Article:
The group added that the video “is capable of igniting crisis and precipitating a general breakdown of law and order”.

Gov Okowa Mourns Ras Kimono, Says He Was A True Music Legend

Governor Ifeanyi Okowa has commiserated with the Nigerian music industry, family and friends of reggae music maestro, Ras Kimono, who died on Sunday at the age of 60.

The governor, in a statement by his Chief Press Secretary, Charles Aniagwu, Governor Okowa conveyed condolences to the music industry and the Onicha-Olona community in Delta State, native home of reggae exponent over the loss.

Describing the deceased as a true music legend whose songs entertained Nigerians in the 80s,

The statement read “I received with sadness the news of the passing away of Ras Kimono, a great reggae legend.

“He will be remembered for his hit song “Rumbar Stylee. I join lovers of reggae music to mourn this great loss. He belonged to an era of great reggae music exponents in Nigeria”, the governor stressed.

The Governor noted that Ras Kimono spent all his life promoting good governance through reggae music, good entertainment and healthy community relations.

As one of the legends of reggae music, the governor commends the late Ras Kimono for contributing to the development of music in Nigeria, and sustaining his interest in the music industry even in old age by participating in several music concerts.

Governor Okowa affirmed that the music industry in Nigeria benefitted from the contribution of the late musician, who also mentored many younger Nigerian musicians, praying that the almighty God will accept the soul of the departed, and comfort the family he left behind.

List Of Winners For The 2018 Tony Awards

Selected list of winners of the 2018 Tony Awards, announced Sunday.

Best Musical: “The Band’s Visit.”

Best Play: “Harry Potter and the Cursed Child, Parts One and Two.”

Best Book of a Musical: “The Band’s Visit.”

Best Original Score (Music and/or Lyrics) Written for the Theater: “The Band’s Visit.”

Best Revival of a Play: “Angels in America.”

Best Revival of a Musical: “Once on This Island.”

Best Performance by an Actor in a Leading Role in a Play: Andrew Garfield, “Angels in America.”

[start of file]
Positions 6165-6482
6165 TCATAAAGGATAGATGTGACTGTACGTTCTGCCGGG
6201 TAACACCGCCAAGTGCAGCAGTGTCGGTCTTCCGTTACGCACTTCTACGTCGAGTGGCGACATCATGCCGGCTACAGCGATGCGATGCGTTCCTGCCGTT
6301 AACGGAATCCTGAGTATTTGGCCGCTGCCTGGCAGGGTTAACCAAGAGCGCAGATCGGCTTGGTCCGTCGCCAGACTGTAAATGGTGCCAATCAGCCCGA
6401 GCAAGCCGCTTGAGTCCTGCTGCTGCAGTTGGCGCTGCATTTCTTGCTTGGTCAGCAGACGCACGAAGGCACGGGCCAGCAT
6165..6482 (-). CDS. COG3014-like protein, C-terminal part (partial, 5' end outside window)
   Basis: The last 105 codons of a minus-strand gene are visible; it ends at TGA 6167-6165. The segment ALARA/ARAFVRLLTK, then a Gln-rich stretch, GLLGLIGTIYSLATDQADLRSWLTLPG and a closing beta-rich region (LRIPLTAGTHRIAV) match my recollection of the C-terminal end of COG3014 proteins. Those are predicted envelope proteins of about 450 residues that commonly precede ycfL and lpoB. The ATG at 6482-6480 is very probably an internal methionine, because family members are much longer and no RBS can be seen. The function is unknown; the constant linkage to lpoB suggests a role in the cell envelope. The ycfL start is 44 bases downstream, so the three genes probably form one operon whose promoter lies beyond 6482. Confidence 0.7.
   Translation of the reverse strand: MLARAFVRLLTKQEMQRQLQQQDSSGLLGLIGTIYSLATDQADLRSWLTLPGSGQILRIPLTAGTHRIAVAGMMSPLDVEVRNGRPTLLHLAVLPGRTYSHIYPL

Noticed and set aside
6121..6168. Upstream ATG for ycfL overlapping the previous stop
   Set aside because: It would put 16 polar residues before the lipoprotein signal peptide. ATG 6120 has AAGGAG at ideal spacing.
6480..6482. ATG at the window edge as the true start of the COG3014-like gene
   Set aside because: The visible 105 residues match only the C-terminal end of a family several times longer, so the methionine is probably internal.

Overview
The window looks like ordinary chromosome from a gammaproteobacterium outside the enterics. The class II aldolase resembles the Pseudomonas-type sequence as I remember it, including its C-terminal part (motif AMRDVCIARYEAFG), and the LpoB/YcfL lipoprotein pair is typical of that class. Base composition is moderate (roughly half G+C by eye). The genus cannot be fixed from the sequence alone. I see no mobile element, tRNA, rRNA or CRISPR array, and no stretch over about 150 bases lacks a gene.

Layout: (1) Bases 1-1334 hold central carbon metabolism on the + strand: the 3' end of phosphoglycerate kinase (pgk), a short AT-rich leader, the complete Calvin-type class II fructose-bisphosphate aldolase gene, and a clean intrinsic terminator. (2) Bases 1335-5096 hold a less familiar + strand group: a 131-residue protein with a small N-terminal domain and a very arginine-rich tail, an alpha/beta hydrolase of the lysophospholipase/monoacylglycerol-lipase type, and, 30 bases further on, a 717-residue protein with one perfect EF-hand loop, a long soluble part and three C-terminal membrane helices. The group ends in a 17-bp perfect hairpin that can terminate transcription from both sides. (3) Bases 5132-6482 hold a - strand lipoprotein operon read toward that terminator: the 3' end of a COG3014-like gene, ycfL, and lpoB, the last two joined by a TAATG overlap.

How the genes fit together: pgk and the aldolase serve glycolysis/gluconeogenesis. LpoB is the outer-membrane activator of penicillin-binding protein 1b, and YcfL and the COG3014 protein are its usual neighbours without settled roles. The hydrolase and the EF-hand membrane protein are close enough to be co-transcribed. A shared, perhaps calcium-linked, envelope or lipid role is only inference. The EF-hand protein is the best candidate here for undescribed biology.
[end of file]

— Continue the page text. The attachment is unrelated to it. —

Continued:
Best Performance by an Actress in a Leading Role in a Play: Glenda Jackson, “Three Tall Women.”

Best Performance by an Actor in a Leading Role in a Musical: Tony Shalhoub, “The Band’s Visit.”

Best Performance by an Actress in a Leading Role in a Musical: Katrina Lenk, “The Band’s Visit.”

Best Performance by an Actor in a Featured Role in a Play: Nathan Lane, “Angels in America.”

Best Performance by an Actress in a Featured Role in a Play: Laurie Metcalf, “Three Tall Women.”

Best Performance by an Actor in a Featured Role in a Musical: Ari’el Stachel, “The Band’s Visit.”

Best Performance by an Actress in a Featured Role in a Musical: Lindsay Mendez, “Carousel.”

Ras Kimono: I Will Call You Tomorrow, By Azuka Jebose

Rasman, so this is how you anchored your last live performance?: on a lazy Sunday in June?. “Nwa ba”, it is humid here, the sun is tearing earth’s morning. I will not mourn, not this June… No!. I will reflect on our younger years and what happened to us along our new hope road in life. Yesterday, Alex Zitto and I chatted on the phone for about an hour. We reasoned about you. Last week, you told Zitto, during your last call, that after you arrived here, my two friends would “go and visit Jebose in North Carolina”. That was yesterday. Our conversations are still fresh. So I will not mourn because you are still coming to visit me. I am waiting!!!…
This morning, you decided the last encore without applause. You didn’t invite us. You did not tell your family, friends and fans about a secret eternal garden performance. You chose your song, time and venue. Ras man, did you forget that ”Na Kimono dem want?”. You left us to romanticize about unexpected final bow to life and living. Oh, Okwudili Onwubuya( death is sorrow)!